Friday, January 10, 2020

Exploring an MRE ~ Meal Ready to Eat

We are wrapping up our study of the Vietnam War today. I decided to only spend a week on the Vietnam War, because my crew gets war weary real fast. We are not at all war history enthusiasts around here. So we have read a few books, watched a short documentary and today will be watching Good Morning,Vietnam. I think this film has just enough war scenes to get the point across and is interesting enough in other ways to keep them focused. It is rated R, but they are 16 and 17, so I decided it was watchable, as long as I am sitting with them.

For a hands-on learning experience, we decided to explore and taste a military MRE (Meal Ready to Eat). I bought an MRE from a military supply post. While most combat individuals during Vietnam had C-rations rather than the more modern MRE, this was as close as we could get to a meal that a soldier in the field would have eaten. (A C-ration is a prepared and canned wet combat ration intended to be eaten by military land forces when freshly prepared food is not available in a field kitchen or mess hall.)  
Image result for what did a vietnam war meal ready to eat look like
This is what a C-ration looked like during the Vietnam War.
We opened up the MRE and were very impressed with how many things were inside the square bag. It contained the following:
  • energy bar
  • bread (a hard cracker shaped like bread)
  • chocolate/hazelnut spread
  • hot sauce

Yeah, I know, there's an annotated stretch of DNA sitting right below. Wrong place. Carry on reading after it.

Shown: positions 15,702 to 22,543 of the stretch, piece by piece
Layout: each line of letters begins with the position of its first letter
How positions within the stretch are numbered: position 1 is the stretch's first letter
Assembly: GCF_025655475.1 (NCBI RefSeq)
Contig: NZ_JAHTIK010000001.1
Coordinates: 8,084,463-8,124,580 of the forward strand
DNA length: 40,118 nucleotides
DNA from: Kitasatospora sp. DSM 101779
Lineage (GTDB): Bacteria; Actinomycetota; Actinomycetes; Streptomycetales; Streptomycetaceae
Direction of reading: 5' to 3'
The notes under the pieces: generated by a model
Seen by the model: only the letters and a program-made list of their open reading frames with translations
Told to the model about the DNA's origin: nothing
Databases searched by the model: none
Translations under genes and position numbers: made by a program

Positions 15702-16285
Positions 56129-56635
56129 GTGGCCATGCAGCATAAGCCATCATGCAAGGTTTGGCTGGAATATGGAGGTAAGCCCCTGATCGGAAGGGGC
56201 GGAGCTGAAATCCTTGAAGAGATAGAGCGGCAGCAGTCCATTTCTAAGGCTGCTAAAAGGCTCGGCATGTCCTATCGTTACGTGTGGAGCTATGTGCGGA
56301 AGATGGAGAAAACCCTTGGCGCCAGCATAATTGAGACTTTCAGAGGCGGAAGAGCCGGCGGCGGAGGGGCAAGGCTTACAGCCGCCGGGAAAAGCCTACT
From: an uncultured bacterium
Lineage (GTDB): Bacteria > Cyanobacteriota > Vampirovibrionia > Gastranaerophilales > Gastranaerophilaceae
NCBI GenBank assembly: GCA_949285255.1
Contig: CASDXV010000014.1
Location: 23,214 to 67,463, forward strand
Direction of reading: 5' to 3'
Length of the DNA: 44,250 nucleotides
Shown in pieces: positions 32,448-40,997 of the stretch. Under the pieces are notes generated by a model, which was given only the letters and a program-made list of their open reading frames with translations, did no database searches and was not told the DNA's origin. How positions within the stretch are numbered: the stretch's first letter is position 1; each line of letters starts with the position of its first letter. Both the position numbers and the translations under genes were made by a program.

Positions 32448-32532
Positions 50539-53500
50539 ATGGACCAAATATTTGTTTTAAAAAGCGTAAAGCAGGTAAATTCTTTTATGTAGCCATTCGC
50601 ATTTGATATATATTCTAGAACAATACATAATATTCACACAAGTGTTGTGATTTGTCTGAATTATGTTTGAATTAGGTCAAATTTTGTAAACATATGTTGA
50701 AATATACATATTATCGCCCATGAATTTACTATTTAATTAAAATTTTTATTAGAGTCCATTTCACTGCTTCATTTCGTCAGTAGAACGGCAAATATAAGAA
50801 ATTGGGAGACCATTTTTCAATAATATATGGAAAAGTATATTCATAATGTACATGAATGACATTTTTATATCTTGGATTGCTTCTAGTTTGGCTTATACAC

• salt
  • sugar
  • creamer
  • toilet paper
  • wet wipe for hands
  • matches
  • coffee
  • electrolyte grape drink
  • nuts and raisin
  • a sturdy plastic spoon
  • main course of spicy vegetable and sausage crumble noodles, and
  • a chemical bag stove to warm everything up.
It is important to note that water was not provided so to truly be able to enjoy the whole meal, soldiers would need a water source plus purifying pills for that source.

My husband served in the military for more than 10 years and thought that the MRE we had was better than he remembered. We were not convinced and made lots of jokes about how he is known to eat just about anything. This is what Dean thought of the taste of the energy bar.
The kids and I were amazed by the chemical stove. With just a bit of water added, the stove bag got very hot. It was hot enough to warm the main course and coffee and still be steaming for about 20 minutes.

We liked the nuts and raisins the best. Everyone thought the main course tasted like Spaghetti O's, which isn't a favorite around here but was at least recognizable. (I somehow missed getting a photo of the main course.)

The coffee brought back memories of that song by Pete Seeger, Gee, I Wanna Go Home. The grape drink wasn't much better. It was in fact, blue and tasted just like a frozen electrolyte popsicle.

Dear Husband taught Dean how to use paper matches and light them with ease.

It was a good hands-on way of being able to relate to how the combat soldiers were able to eat during the Vietnam War.

Blessings, Dawn


  1. What a fun learning experience.. even if not very tasty!

  2. I didn't know that you could actually buy one. How cool!